Technology advances means mobile banking may be the Middle East's next big thing.
Bank customers are finding ever more reasons to avoid visiting high street branches, and one of them is mobile banking, a technology that has been hotly tipped in more mature markets and now looks set to make an impression in the Middle East.
In recent weeks they have been raising the rates for remittances through the exchange houses, and so through your mobile phone it’s relatively much cheaper than what it would cost you through an exchange house.
Research released in November 2007 by financial technology consultancy TowerGroup reported that mobile banking will become an integral part of US banks' service offerings in the coming years.
"Banking over the mobile channel, especially when considered in the context of an evolution toward mobile payments, is now fast becoming a market mandate - and is no less important than the dawn of internet banking in the late 1990s," the report stated.
TowerGroup finds that mobile banking appeals to consumers' preference for real time, self-service transactions and is also popular with banking customers who are not comfortable using internet services.
The report predicts that 30% of users of online banking will take up mobile banking services within the next five years.
At the end of 2007, there were more than one million mobile banking users in the US, the report estimates, and that number is expected to reach 40 million by 2012.
The report focuses on the US banking industry, but it is reasonable to assume that the Middle East, with its tendency to leapfrog to the most modern forms of technology, will see mobile banking implementations become as commonplace as internet banking portals.
The people implementing these systems will also want to avoid the mistakes and setbacks that mobile banking encountered in its infancy.
"Mobile banking initiatives launched in the early part of this decade crashed and burned - victims of a lack of compelling features, functionality and consumer friendliness," says the TowerGroup report.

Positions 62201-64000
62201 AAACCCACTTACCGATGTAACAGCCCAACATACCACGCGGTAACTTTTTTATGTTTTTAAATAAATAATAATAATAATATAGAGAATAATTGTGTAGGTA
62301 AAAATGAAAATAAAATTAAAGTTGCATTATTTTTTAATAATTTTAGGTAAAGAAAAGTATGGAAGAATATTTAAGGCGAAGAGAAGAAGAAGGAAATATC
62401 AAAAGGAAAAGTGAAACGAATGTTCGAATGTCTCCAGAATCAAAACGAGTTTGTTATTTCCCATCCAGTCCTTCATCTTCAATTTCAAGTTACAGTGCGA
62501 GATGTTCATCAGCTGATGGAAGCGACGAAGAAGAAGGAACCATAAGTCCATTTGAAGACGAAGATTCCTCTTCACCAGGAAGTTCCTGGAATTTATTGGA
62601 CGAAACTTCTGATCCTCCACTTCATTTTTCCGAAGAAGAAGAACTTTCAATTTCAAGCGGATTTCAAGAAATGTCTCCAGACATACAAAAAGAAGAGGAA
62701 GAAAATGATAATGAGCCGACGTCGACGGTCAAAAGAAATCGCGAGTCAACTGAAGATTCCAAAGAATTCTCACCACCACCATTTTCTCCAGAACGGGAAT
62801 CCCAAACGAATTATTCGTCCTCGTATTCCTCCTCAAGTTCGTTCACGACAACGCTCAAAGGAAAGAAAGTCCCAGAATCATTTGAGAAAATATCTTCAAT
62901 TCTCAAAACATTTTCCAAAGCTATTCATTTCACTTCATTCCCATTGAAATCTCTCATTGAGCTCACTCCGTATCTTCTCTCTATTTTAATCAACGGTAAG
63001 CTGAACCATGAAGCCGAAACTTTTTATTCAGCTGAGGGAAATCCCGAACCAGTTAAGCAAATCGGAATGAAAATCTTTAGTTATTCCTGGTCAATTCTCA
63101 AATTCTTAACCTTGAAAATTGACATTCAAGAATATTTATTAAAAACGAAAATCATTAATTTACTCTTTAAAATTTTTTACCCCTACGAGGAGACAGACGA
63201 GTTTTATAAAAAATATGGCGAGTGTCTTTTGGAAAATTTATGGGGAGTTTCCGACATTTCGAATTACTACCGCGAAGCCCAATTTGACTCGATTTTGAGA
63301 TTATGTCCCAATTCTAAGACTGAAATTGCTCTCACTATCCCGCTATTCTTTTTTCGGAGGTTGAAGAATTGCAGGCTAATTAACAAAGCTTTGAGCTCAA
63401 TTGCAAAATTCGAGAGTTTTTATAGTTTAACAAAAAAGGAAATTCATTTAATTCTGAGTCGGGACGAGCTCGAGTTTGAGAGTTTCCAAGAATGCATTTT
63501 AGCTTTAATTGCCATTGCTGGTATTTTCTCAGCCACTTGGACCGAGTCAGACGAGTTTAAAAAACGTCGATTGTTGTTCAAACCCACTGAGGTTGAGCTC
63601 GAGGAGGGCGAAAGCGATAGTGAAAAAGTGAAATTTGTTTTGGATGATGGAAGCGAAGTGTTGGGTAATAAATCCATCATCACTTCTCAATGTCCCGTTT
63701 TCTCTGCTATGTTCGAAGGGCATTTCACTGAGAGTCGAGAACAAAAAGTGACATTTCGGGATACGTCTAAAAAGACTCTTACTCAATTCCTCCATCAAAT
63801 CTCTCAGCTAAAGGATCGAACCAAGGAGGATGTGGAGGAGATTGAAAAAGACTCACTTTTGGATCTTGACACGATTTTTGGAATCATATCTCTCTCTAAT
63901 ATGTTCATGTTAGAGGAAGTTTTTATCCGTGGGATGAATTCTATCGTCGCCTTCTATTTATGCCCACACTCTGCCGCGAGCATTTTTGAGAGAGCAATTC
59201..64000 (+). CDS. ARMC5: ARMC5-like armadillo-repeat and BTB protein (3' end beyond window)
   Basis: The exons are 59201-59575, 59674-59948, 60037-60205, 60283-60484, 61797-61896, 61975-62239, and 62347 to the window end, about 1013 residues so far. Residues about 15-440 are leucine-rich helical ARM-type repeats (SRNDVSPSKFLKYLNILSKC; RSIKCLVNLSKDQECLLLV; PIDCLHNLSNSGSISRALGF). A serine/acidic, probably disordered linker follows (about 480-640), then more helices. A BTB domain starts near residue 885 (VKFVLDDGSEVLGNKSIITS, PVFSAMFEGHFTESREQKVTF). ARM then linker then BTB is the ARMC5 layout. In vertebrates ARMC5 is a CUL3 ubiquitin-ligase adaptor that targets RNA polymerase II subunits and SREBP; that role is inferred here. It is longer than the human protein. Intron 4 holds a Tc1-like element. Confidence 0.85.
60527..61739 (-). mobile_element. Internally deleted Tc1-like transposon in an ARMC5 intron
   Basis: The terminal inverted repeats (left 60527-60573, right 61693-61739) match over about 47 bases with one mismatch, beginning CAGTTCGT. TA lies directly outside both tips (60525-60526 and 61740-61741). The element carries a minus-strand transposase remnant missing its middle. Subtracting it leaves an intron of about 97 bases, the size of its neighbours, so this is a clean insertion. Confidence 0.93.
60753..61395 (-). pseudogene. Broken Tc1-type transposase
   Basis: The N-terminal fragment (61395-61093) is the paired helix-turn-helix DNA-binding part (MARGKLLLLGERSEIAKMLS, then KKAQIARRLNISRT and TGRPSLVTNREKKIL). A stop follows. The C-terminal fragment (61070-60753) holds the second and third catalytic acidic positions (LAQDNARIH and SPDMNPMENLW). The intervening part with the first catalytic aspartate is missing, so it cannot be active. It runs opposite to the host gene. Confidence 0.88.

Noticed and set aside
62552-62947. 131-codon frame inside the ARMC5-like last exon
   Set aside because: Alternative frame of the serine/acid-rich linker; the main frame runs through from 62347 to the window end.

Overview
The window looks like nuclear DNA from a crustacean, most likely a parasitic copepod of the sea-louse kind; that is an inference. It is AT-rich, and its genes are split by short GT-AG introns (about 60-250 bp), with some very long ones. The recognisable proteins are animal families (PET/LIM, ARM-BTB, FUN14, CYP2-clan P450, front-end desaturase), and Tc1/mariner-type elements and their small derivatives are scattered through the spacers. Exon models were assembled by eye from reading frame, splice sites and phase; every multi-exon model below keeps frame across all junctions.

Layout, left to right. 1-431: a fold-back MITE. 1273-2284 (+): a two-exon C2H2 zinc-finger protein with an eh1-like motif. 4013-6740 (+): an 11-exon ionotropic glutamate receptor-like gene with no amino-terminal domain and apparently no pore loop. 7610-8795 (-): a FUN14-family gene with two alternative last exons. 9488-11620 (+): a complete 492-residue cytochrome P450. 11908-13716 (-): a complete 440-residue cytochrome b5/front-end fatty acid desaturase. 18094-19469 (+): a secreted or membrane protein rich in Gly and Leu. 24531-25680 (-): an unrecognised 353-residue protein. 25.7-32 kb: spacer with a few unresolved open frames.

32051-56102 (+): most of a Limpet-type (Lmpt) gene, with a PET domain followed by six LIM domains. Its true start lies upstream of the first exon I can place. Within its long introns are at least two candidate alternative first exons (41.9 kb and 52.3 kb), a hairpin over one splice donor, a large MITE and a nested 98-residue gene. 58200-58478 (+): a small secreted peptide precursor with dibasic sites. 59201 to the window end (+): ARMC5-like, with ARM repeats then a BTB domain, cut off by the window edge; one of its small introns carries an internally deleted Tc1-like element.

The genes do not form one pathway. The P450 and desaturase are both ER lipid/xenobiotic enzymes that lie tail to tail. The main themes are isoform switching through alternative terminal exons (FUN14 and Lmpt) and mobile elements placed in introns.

"Compounding these issues were limited device support, poor network availability and slow data speeds, as well as a lack of focus from mobile operators."
In the Middle East, mobile penetration levels are high - above 100% in the UAE, where many people own more than one mobile phone - so it is no surprise that regional banks are considering introducing technology to bring banking services closer to the customer.
National Bank of Abu Dhabi (NBAD) is one of the first institutions to begin a mobile banking programme, having developed SMS services for its UAE customers.
"We basically saw the need for it in this market," says Ahmed Al-Naqbi, manager, electronic banking services, retail banking group, NBAD.
"The UAE has one of the highest rates of mobile penetration - we're talking about 170% mobile penetration - and we saw a very good business case to implement it as one of our products and services."
In October 2006, NBAD launched its SMS Money Transfer service, allowing customers of the bank to transfer money to anyone who has a mobile phone.
Customers call a toll-free number and an automated voice recognition system asks them to enter the mobile number of the beneficiary.
The beneficiary then receives an SMS with a PIN that can be entered at any NBAD cash machine to withdraw the specified amount of cash without an ATM card.
Previously, the bank launched a service for customers who had lost their ATM cards. Using the same technology, customers can use a PIN to withdraw cash of up to AED500 from any ATM, without a card.